Farmers - not Wall Street - need to control Ethanol industry, says Congressman
Louis Hoglund firstname.lastname@example.org East Otter Tail County was a welcome escape from Washington D.C. for U.S. Congressman Collin Peterson. Its a mess out there, said Peterson, the conservative Democrat serving western Minnesota. People arent getting along.
East Otter Tail County was a welcome escape from Washington D.C. for U.S. Congressman Collin Peterson.
Its a mess out there, said Peterson, the conservative Democrat serving western Minnesota. People arent getting along. And it wont get better until after the election. The Democrats think they can gain ground in the election, so theyre not going to help the Republicans with anything.
The budget is the main battleground, but there probably wont be a budget completed until next year--because of the election, and all the partisan wrangling, said Peterson.
Long-faced during a meeting at the Arvig Communication Systems, Perham headquarters, Peterson delivered a grim update from the capitol to a group of about a dozen local leaders.
Petersons forecast of the situation in Washington D.C. was cloudybut on the subject of ethanol, Peterson is optimistic. Ethanol is about to take off like a rocket, he said.
Peterson spent time at Arvig Communications, IFS, and Barrel O Fun--three of Perhams many growing companies. Petersons visit was coordinated by Dave Schornack, Arvig Communications.
Peterson wants farmers to control ethanol production--not Wall Street
Ethanol is one of the bright spots, and nobody is happier about its prospects than Peterson, who has been working on ethanol for 30 years.
Its about to take off like a rocket...Bill gates (Microsoft founder) just invested $84 million into ethanol production, said Peterson.
So far, farmers have owned the ethanol industry, said Peterson, noting that nearly all of the ethanol processing plants are farmer owned.
We have an opportunity to transform rural America...but were about to give it away to Wall Street, said Peterson, concerned that large investors will take control of the industry from the farmers.
My goal is to completely get off foreign oil, said Peterson, who favors halting all exports of corn and soybean and put it all into E-85. Another goal is to have an E85 pump at every gas station. Stations that have converted one of the premium tanks to E85 have actually experienced increased sales, noted Peterson.
Budget deficit could hit $760 billion
The war in Iraq, 9-11 and hurricane Katrina are contributing factor to a deficit of $350 to $760 billion, said Peterson. The Republicans dont want to raise taxes, and there isnt much more to cut, so deficit spending will no doubt continue.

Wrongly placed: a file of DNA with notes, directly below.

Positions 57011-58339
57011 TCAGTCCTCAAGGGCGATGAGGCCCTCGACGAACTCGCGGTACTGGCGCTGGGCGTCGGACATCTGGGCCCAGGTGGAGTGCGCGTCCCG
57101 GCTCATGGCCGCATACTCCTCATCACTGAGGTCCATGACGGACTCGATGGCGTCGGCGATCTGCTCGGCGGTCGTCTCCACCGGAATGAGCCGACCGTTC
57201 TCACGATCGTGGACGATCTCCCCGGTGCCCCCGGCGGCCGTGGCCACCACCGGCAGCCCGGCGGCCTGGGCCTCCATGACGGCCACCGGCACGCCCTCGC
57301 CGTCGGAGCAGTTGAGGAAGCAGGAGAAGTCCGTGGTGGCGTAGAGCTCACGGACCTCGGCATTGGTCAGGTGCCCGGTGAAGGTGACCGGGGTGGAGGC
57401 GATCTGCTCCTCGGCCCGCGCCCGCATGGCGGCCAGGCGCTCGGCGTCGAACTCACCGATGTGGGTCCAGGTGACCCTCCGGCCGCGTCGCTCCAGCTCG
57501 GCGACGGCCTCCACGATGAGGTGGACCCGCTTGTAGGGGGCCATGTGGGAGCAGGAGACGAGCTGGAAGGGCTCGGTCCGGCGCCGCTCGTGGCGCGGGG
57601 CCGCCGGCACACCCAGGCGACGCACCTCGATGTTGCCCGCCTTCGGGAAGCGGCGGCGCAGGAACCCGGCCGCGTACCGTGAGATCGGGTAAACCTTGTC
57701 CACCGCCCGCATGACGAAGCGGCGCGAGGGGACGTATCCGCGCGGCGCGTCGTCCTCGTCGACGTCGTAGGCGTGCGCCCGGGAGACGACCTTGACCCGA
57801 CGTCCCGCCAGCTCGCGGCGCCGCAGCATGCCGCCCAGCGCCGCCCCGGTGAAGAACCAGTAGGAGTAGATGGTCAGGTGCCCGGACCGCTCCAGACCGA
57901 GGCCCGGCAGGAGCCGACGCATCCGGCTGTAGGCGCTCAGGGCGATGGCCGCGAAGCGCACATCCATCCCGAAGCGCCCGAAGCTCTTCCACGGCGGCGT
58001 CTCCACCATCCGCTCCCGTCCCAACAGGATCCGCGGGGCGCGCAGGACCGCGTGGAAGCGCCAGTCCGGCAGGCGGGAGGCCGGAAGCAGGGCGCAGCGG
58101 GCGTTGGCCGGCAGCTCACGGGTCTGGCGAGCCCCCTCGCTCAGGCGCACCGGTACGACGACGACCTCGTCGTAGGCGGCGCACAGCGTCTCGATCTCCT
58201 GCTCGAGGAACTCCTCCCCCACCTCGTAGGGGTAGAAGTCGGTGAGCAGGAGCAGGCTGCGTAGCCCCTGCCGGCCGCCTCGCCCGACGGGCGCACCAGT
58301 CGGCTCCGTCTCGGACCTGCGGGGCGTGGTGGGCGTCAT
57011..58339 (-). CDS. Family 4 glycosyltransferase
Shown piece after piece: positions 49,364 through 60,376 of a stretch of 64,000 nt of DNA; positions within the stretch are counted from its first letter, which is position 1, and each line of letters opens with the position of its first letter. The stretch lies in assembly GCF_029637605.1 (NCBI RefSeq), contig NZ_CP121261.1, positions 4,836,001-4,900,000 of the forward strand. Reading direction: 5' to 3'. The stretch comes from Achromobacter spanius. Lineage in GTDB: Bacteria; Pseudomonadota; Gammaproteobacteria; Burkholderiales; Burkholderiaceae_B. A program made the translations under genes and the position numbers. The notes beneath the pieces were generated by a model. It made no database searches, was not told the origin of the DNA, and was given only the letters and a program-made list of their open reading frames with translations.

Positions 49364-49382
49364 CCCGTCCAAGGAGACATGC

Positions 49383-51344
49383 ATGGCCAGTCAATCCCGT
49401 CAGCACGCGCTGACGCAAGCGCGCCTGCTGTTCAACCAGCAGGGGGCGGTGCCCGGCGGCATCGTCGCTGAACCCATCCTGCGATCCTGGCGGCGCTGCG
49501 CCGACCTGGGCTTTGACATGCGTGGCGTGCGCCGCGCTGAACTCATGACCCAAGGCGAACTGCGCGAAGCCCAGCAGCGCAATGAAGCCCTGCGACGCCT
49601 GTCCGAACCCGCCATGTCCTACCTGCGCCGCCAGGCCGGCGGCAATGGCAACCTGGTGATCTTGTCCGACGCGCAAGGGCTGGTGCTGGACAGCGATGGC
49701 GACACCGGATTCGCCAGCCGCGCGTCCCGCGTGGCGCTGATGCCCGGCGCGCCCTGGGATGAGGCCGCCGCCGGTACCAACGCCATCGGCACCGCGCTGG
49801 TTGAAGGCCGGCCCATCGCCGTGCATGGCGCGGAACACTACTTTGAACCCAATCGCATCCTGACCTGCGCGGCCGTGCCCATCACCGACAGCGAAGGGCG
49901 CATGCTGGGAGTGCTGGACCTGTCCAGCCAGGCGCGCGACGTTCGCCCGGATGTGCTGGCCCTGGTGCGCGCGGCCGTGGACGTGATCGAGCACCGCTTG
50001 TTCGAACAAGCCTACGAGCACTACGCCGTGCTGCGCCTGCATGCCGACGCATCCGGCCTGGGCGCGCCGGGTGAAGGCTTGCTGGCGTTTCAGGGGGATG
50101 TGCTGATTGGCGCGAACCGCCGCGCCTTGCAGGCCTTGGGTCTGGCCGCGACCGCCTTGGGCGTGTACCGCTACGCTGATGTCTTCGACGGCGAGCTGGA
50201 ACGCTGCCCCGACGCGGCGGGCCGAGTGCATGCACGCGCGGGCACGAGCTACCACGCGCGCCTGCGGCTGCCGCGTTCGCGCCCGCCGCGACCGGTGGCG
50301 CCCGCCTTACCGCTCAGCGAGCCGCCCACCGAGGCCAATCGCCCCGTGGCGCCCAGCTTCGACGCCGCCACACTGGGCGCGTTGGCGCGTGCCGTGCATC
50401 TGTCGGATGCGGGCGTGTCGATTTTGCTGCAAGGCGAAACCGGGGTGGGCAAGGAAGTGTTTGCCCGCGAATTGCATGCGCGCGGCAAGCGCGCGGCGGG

Recalling the late 1990s, the U.S. enjoyed a multi-trillion dollar surplus--largely because of congressional rules that required all spending be offset by corresponding revenue sources. Those rules expired in 2001, and the deficits have risen ever since, said Peterson.
Its difficult to cut our way out of the deficit, because 70 percent of the federal budget is on auto pilot, said Peterson, meaning the expenses are essentially fixed--Medicare, Social Security, Veterans Administration.
Trade agreements have not improved U.S. exports of ag products
Trade deficits in the trillions of dollars are another issue, said Peterson, noting that the U.S. trade deficit is on track to be as high as our Gross National Product.
Everybody wants in our market--but nobody wants to give us access to their market, said Peterson.
The North American Free Trade Agreement (NAFTA) was sold to us as a boon to agriculture, said Peterson. Instead, weve run up a huge deficit because Mexico and Canada are importing more to us than were exporting to them.
We went from a $30 billion agriculture trade surplus to being a net importer of food. Were heading the same direction with food that we were with oil.
Medicare could be bankrupt in five years; Social Security in ten years
Social Security and Medicare are both ticking time bombs, said Peterson, and recent reforms--such as the prescription drug program--have actually made matters worse.
Medicare is the more immediate issue, because it could become bankrupt faster...in five years it will be broke, said Peterson.
If the income cap was raised for both Social Security and Medicare, the problems could be fixed for up to 35 years, said Peterson.
Fargo should find its own water, said Peterson
A local issue was also discussed with Peterson: The Red River Valley Water Supply project, which includes the prospect of exporting water from the Otter Tail and Pelican aquifers to Fargo Moorhead.
Peterson was not fully informed on the proposal, but he doubted that North Dakota and the Bureau of Reclamation had any authority to tap Minnesotas groundwater to serve the Red River Valley.
Theyll have to get water out of Garrison Diversion, or Fargo will have to go dry, said Peterson. That was the whole purpose of the Garrison Diversion project--to get water to the east side of the state.